CHRISTCHURCH TO OLD HARRY ROCKS
Interesting Facts about this coastline
* The beach huts at Hengistbury head are some of the most expensive in the UK, with some previously selling for over £300,000.
* Boscombe was going to house a world class surf reef which cost a staggering 3 million pounds to build and never seemed to produce any swell at all, in the end the project was abandoned and lays at the bottom of the sea as a reminder of the poor decision to build by the council
* Boscombe Pier originally opened in 1889 but was later breached due to the war defence effort, it was rebuilt again in 1960 and has undergone several renovations since but is a firm favourite with Dorset's landscape photographers for sunrise seascapes.
* Both Bournemouth & Boscombe were both originally part of Hampshire but later moved to Dorset.
* Bournemouth pier first started life as a wooden structure in 1856 but was rebuilt in 1861 to be a much longer structure, This was demolished again for the war but construction started again in 1947 into the structure we all know today
* Bournemouth beach has been voted one of the best beaches in the world due to its high standard and clean sand
* Sandbanks in Poole is known as one of the most expensive stretches of land in the world with house prices in the millions and is home to several well known celebrities who can often be seen around in the town. Being a peninsula it has views of the sea from the front and the back of homes which makes it so desirable.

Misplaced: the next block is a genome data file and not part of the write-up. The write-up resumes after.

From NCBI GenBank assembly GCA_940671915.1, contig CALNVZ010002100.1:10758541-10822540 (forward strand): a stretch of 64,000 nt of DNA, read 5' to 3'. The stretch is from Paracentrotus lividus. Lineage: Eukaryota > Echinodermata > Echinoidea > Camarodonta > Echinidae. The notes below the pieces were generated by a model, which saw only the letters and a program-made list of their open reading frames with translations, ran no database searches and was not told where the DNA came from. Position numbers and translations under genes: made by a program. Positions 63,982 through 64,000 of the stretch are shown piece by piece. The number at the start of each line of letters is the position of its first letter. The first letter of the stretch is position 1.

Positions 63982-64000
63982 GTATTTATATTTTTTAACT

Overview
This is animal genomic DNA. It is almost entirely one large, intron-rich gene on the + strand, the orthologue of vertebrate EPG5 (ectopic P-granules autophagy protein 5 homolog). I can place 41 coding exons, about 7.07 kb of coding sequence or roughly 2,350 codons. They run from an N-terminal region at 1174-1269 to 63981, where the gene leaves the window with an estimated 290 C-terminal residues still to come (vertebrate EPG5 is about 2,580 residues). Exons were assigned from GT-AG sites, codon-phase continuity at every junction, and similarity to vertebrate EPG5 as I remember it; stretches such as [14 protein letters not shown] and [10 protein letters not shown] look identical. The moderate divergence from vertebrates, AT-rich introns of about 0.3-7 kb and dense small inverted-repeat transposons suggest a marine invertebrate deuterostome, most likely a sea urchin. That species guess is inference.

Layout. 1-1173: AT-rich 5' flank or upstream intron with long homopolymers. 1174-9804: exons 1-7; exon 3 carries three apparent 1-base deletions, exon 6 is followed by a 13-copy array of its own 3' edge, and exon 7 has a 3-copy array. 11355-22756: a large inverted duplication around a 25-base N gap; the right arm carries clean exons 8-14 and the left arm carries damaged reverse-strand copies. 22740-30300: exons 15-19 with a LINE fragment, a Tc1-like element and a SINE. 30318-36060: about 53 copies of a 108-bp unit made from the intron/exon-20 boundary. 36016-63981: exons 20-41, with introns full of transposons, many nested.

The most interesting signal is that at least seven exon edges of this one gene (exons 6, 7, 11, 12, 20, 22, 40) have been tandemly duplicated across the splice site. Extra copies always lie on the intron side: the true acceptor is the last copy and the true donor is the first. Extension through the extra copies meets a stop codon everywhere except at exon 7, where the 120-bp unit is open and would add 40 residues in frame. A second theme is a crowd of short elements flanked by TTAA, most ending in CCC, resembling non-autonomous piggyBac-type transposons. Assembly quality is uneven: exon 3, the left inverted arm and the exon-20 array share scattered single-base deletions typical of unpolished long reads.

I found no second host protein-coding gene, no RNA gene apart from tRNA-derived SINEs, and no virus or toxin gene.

* Poole harbour is the largest natural harbour in the world after Sydney, Australia reclaimed land from theirs
* Bramble Bay Dragons teeth are left over remnants from the second world war and were designed to stop tanks from being able to land there. Studland area was also used as a military training ground for the D-Day landings.
The Dragons teeth are a magnetic for landscape photography as the sunsets line up perfectly with them around the longest day of the year.
* The Twin Sails bridge in Poole cost a huge 37 million pounds to build and took 2 years to build, again the sunset lines up with this
* The huge chalk stacks of Old Harry Rocks are 65 million years old and were named in the 18th century. The story goes that it was a euphemism for the devil who used to sleep on the rocks, while other stories tell of a smuggler called Harry Paye who hid his pirate treasure there.
* During the second world war the Old Harry Rocks was used for target practice by Spitfires and Hurricanes.
* Old Harry Rocks is one of the most iconic landscape photography locations in Dorset and see's many visitors each year trying to get the best sunrise pictures possible of Old Harry and his wife